CANCER care and management has received a boost that will enhance knowledge provision and support for the survivors.
In a bid to fast-track public awareness and fight against the menace, corporate organizations have at the same time organized a walk today, aimed at sensitizing the public and rolling out free screening services.
Speaking at three events that were held yesterday as part of the public-private partnership, aimed at combating cancer, leaders stressed the need for consistency in initiatives aimed at tackling the problem.
At Faraja Cancer Support centre, which is situated next to MP Shah Hospital, Health Secretary James Macharia challenged corporate organizations to invest in palliative care and give survivors a lease of life.
"Let us think about the patients who are going through this condition," Macharia said and called for more investment into the health sector.
Accompanied by Senator, Anyang Nyong'o, former Vice President, Moody Awori and Safaricom officials, Macharia opened a studio at the centre for the patients.
The room was furnished by Safaricom to the tune of sh5.8 million, in memory of its senior director, Ivor Wekesa who succumbed to the cancer of bone marrow.
Cancer is an expensive disease to manage, with family and patients saying they endure physical, emotional and financial draining.
However, due to increased public knowledge and resources, Macharia says the effect of cancer is bound to be scaled down. Faraja offers free counseling, nutrition information, physical and emotional support to survivors battling with the disease.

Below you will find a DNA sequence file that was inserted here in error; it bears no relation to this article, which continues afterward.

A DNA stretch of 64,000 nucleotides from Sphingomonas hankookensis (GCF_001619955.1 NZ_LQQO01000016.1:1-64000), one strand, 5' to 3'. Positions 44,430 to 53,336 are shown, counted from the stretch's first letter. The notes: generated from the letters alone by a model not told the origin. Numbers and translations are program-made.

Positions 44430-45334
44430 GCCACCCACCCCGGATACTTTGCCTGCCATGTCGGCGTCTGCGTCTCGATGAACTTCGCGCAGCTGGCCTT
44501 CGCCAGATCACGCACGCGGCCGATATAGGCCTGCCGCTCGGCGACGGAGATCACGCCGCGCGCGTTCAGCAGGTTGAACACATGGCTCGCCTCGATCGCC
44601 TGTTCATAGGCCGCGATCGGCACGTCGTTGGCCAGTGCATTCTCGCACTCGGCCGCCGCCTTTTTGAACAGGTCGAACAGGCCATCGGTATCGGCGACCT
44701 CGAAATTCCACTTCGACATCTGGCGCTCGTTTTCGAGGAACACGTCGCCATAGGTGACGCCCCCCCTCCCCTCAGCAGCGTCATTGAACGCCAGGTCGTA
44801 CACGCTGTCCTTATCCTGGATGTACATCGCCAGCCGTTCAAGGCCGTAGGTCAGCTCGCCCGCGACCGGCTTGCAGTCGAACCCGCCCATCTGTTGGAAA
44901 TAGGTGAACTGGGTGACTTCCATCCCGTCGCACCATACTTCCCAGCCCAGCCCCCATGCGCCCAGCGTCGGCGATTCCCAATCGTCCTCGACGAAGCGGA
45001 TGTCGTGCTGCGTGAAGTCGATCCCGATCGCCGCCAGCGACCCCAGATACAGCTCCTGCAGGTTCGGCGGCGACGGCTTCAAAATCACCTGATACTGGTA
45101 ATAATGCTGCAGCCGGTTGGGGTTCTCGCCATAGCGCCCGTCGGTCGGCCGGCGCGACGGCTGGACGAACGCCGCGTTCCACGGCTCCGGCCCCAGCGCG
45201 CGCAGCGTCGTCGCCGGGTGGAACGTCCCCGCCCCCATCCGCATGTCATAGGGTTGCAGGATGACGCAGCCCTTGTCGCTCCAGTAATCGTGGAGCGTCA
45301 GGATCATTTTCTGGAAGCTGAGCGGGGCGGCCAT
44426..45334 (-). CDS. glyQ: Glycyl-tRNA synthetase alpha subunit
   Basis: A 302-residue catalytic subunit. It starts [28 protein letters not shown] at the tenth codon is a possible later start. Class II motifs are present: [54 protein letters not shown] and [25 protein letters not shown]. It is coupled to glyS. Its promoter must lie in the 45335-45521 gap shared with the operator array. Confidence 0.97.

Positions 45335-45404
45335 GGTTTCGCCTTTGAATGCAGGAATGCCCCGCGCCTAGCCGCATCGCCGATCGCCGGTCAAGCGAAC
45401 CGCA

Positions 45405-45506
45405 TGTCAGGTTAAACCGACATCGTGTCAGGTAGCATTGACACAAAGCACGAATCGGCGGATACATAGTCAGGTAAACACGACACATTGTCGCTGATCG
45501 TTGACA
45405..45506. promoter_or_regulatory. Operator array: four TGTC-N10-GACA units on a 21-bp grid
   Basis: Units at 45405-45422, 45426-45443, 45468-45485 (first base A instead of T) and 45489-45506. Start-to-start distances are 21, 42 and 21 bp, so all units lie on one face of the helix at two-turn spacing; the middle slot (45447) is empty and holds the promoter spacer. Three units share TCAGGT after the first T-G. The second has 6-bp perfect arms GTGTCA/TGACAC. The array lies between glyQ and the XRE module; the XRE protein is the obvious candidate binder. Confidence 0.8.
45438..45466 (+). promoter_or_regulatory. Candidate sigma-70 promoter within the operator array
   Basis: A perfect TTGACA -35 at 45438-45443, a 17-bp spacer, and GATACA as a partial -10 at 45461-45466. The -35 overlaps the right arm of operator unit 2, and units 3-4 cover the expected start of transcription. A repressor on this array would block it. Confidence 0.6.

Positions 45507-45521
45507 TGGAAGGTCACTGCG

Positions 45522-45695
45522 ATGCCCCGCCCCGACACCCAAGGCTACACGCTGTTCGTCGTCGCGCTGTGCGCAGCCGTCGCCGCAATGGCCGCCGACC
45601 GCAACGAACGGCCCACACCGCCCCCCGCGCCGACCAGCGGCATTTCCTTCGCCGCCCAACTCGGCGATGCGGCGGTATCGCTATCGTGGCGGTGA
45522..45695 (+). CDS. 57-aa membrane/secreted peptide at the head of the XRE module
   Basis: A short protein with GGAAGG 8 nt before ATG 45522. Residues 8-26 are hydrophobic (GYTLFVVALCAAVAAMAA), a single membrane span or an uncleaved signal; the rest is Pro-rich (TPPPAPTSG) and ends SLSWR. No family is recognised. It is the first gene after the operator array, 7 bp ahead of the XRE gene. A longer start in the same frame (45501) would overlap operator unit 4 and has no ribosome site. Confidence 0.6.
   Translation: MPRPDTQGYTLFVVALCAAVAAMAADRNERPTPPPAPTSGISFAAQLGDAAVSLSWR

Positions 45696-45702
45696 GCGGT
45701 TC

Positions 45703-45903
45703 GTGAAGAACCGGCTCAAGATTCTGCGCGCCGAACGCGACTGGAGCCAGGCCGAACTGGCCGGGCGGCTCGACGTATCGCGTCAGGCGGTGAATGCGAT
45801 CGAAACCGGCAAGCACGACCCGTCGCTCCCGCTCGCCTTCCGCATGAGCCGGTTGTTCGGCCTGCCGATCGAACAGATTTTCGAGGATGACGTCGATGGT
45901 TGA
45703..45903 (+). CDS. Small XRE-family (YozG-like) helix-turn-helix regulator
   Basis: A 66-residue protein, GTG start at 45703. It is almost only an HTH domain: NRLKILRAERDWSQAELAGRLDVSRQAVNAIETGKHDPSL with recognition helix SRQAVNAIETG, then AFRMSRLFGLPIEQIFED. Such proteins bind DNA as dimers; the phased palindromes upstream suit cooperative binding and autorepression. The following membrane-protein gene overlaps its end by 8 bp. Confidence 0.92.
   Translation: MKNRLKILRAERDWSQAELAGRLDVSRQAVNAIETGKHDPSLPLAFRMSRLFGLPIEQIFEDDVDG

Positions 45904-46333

Narrating her ordeal after testing positive, a cancer survivor, Jacky Gathumbe called on public to create support networks to advance hope on patients.
"This is a very scary disease, as the patients are normally afraid that they will die," she said and appealed on public to desist from stigmatizing the patients.
Despite having a new-born baby, Gathumbe was incapacitated and could not fend for her child as she was too weak for the daunting task of motherhood.
Due to lack of equipment and oncologists, patients are put on a long queues that lasts more than nine months, prompting most of them to succumb before the onset of treatment.
Kenyans spend an estimated sh10 billion annually towards specialized healthcare in foreign countries, especially India, due to lack of capacity locally.
Macharia regretted the loss of revenue and called for creative means of redirecting the funds to the health sector. He said plans are underway to establish 94 facilities to the tune of sh34 billion; two in every county to improve service delivery.